Fiber based ultrashort pulse laser systems at ultrahigh average power levels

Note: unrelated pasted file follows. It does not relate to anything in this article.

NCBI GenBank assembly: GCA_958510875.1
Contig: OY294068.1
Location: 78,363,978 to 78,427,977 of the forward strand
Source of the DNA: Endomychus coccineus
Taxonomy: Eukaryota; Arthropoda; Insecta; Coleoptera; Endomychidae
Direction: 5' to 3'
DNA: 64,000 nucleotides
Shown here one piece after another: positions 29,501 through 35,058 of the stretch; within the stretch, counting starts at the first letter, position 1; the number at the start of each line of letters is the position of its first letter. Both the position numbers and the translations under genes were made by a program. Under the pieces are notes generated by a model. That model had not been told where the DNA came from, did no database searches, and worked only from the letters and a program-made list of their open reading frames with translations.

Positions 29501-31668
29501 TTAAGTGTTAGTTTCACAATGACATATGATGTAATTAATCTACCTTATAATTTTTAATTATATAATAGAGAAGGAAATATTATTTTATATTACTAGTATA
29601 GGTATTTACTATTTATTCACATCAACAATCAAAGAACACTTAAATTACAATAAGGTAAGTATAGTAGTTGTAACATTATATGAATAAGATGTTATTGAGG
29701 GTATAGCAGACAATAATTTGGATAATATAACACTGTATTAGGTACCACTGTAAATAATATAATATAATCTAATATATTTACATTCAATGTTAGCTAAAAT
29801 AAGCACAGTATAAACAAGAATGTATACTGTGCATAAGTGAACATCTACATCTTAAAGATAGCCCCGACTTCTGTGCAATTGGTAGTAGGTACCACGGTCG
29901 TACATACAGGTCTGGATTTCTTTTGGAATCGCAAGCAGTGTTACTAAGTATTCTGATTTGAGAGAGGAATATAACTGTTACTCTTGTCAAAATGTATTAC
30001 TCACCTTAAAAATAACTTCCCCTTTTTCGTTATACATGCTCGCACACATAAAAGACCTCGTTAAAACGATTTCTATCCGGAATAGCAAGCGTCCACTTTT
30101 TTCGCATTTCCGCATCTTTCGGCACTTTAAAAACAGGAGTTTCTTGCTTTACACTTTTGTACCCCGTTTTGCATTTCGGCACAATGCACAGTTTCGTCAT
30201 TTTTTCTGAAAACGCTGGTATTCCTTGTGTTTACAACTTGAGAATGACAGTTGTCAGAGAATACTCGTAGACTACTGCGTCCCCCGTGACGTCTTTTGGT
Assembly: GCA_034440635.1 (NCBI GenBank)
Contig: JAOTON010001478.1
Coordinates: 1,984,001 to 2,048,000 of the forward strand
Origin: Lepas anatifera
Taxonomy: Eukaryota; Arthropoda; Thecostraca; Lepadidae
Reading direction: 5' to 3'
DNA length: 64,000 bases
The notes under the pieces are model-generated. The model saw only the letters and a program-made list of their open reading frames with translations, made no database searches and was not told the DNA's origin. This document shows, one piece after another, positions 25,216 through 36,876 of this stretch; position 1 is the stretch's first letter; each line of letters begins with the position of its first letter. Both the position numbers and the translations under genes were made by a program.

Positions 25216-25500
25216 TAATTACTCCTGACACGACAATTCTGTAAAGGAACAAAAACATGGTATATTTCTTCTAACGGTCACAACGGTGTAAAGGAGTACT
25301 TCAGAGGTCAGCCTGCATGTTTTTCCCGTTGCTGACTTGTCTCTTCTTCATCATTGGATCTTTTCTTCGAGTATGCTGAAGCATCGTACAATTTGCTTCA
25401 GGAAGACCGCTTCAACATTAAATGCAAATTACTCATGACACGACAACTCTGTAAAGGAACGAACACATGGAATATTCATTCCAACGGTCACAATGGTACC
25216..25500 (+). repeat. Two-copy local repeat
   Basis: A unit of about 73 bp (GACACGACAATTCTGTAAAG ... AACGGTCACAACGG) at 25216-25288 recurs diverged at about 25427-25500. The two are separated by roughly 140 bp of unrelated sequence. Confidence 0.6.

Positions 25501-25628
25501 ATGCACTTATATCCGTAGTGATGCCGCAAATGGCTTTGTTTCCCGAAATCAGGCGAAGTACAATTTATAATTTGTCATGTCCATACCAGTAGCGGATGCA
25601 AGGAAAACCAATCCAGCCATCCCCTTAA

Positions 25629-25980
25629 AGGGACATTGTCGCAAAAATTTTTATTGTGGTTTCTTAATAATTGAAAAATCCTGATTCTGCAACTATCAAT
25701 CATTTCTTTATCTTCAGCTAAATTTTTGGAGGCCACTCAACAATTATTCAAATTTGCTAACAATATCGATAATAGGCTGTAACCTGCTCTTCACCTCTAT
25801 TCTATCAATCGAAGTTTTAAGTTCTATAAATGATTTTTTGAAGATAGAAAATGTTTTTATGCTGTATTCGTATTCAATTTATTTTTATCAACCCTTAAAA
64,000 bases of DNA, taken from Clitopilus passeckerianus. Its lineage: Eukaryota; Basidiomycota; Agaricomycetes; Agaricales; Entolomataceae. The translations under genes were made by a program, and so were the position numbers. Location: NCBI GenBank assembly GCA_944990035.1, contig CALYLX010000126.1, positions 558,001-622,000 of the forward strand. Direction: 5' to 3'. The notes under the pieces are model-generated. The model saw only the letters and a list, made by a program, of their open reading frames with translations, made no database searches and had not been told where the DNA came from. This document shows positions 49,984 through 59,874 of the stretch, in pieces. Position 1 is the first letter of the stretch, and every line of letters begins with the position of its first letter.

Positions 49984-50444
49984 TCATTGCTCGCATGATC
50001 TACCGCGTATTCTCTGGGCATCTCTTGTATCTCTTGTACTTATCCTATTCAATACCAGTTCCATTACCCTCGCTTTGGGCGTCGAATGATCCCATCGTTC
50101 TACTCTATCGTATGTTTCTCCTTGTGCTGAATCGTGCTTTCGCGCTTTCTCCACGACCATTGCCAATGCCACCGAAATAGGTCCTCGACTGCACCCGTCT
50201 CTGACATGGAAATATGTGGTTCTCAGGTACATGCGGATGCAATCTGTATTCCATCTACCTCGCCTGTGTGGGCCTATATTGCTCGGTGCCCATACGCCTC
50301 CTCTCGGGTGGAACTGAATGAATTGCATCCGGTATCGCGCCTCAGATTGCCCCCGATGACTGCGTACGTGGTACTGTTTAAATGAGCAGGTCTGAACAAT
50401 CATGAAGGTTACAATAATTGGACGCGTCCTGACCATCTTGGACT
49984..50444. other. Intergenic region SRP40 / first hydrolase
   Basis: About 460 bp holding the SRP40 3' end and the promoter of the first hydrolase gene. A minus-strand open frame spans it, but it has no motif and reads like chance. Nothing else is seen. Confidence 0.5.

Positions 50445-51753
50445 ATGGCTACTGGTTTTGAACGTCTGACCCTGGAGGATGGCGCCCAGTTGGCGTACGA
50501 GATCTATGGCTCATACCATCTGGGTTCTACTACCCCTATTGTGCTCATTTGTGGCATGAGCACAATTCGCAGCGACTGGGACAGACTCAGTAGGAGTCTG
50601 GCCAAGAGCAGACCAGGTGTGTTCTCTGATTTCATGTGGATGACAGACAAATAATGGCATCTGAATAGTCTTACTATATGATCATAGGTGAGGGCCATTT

We report on the generation of 830 W compressed average power at 78 MHz pulse repetition frequency and 640 fs pulse duration. We discuss further power scaling including the issue of transversal spatial hole burning. Therefore, we describe a low-nonlinearity fiber design capable of producing fundamental mode radiation at ultra high average powers from short length (range of 1m) and large mode field diameter (>50µm) fibers. In conventional large mode area fiber most of the core is typically uniformly doped. As a consequence gain factors for the fundamental mode and the next higher order modes are comparable. Furthermore, the fundamental mode extracts inversion only in the central part of the core according to its intensity profile, leading at high pump and signal power levels to high and unused inversion density with a strong overlap with higher order transversal modes. In experiments this leads to a threshold-like onset of mode instability, originating from mode competition. Finally, this effect avoids further power scaling. The presented fiber features an optimized doping profile to prefer the amplification of the fundamental mode. In addition non-extracted inversion is minimized avoiding the issue of transversal spatial hole burning. As a consequence ultrafast fiber laser systems with novel performance are in reach, i.e. systems delivering simultaneously >1GW peak power and >1kW average power. In a first iteration a ROD-type fiber with 60µm MFD and 1.7m length was used in a CPA system to produce pump power limited 355 W of average power at 1 MHz.